...you admit that Steam actually endorses those ideas and speech that people find objectionable in Hatred. The only way you can sustain an accusation of censorship is by doublethink; by claiming that Steam is trying to censor forms of expression you have also claimed they openly support.


They support mildly violent games like GTA, but refuse to support extremely violent games like Hatred. Pulling a game because it crossed some perceived threshold of objectionable expression is the definition of censorship. Or do I have to link it for the third time?
« Last Edit: December 19, 2014, 02:17:05 am by 666maslo666 »
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Offline The E

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Re: Game attempts to attract controversy; attracts controversy
They support mildly violent games like GTA, but refuse to support extremely violent games like Hatred. Pulling a game because it crossed some perceived threshold of objectionable expression is the definition of censorship. Or do I have to link it for the third time?

It is also the right of any store owner to curate their selection of goods.

maslo, can you offer a good guideline as to when said right becomes censorship?
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Offline 666maslo666

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Re: Game attempts to attract controversy; attracts controversy
They support mildly violent games like GTA, but refuse to support extremely violent games like Hatred. Pulling a game because it crossed some perceived threshold of objectionable expression is the definition of censorship. Or do I have to link it for the third time?

It is also the right of any store owner to curate their selection of goods.


Of course, censorship by private institutions in places their own is legal, no one is suggesting that Steam should be forced to sell Hatred by law. But still can be considered immoral, especially if such institution has a lot of influence.

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maslo, can you offer a good guideline as to when said right becomes censorship?

I think the Wiki definition I linked is pretty good as a guideline. Whats not clear about it?
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Offline The E

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Re: Game attempts to attract controversy; attracts controversy
Of course, censorship by private institutions in places their own is legal, no one is suggesting that Steam should be forced to sell Hatred by law. But still can be considered immoral, especially if such institution has a lot of influence.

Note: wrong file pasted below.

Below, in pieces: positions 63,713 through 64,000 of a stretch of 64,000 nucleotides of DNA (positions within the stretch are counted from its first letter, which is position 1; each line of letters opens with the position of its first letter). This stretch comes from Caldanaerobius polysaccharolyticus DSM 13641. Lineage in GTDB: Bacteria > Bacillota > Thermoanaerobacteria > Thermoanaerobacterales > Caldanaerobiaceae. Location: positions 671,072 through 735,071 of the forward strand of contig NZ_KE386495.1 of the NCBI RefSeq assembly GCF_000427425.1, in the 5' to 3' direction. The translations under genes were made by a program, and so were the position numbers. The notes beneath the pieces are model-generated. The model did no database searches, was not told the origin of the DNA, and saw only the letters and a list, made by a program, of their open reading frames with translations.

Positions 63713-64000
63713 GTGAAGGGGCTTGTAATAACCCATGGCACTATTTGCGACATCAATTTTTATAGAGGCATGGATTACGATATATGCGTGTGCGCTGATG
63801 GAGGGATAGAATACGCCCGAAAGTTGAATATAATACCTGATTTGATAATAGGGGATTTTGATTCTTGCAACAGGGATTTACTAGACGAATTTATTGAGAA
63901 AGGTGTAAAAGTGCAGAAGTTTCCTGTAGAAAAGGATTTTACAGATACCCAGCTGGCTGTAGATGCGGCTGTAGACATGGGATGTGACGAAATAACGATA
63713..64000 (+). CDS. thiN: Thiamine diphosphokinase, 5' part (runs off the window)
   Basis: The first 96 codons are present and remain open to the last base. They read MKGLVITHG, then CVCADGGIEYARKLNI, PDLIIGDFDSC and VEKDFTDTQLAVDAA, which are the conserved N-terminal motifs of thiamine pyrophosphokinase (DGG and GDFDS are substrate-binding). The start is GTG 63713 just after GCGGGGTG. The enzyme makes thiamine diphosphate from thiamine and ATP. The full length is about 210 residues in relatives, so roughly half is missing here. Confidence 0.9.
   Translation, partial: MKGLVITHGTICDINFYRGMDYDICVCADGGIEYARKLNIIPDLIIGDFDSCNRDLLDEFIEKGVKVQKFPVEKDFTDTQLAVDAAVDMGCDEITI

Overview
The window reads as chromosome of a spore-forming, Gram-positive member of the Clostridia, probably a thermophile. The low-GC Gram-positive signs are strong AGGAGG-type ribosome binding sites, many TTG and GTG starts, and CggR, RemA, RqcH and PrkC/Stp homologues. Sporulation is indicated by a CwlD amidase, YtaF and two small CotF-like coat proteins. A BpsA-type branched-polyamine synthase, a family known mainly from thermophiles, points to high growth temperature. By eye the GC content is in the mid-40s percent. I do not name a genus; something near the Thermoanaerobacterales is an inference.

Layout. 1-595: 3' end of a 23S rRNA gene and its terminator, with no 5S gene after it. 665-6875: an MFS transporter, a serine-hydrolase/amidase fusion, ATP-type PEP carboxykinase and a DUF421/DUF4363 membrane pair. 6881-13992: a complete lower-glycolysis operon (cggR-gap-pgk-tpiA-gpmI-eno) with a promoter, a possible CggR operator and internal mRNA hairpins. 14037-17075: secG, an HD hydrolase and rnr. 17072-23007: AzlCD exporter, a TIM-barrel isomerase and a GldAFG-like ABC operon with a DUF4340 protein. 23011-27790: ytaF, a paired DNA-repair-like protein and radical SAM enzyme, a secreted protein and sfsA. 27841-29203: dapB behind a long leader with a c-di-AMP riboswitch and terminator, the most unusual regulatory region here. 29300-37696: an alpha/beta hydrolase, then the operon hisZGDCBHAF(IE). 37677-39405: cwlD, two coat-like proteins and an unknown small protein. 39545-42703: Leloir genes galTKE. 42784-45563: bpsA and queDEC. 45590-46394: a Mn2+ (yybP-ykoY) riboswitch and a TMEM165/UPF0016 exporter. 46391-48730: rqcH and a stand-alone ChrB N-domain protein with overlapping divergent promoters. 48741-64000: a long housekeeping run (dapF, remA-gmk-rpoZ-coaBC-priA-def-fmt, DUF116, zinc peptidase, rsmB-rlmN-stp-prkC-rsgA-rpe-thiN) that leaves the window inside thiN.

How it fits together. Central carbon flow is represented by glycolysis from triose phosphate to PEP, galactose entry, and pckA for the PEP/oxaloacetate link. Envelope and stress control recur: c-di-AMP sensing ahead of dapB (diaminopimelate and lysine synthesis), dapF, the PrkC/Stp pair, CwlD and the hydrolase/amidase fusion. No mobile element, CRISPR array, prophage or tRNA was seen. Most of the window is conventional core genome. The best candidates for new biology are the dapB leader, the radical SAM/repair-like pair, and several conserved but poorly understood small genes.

So a small store (like, say Humble) is absolutely free to curate their selection, but a large store (like Steam, GoG) is morally wrong to do so?

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I think the Wiki definition I linked is pretty good as a guideline. Whats not clear about it?

It's not clear because any act of curation then becomes censorship, which is a uselessly broad definition.
If I'm just aching this can't go on
I came from chasing dreams to feel alone
There must be changes, miss to feel strong
I really need lifе to touch me
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Offline Flipside

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Re: Game attempts to attract controversy; attracts controversy
It's a consumer driven market, people should be allowed to have a choice.

My own personal feeling is that I don't want the game. The simple solution to this is to not buy it, I don't need companies telling me what I want to play and what I don't.

That said, Steam runs its own shop, and, like Nintendo before it (though, to a different degree) they are perfectly entitled to control what appears on their site because it will have a direct reflection on the reputation of the company.

Looking at the game itself, it kind of looks like what would happen if someone took games like GTA or Saints Row and then applied the 'Fun Hoover' and sucked everything out of the games that made them fun, i.e. firing an RPG in a street is not fun, firing an RPG having parachuted from a sports car that you lifted to the top of a skyscraper with a Helicopter and with armed Police in hot pursuit... now that's fun...